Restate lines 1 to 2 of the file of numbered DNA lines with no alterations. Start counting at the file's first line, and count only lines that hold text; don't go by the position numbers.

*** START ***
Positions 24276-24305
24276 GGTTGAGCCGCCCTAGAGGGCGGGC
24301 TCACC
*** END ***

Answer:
Positions 24276-24305
24276 GGTTGAGCCGCCCTAGAGGGCGGGC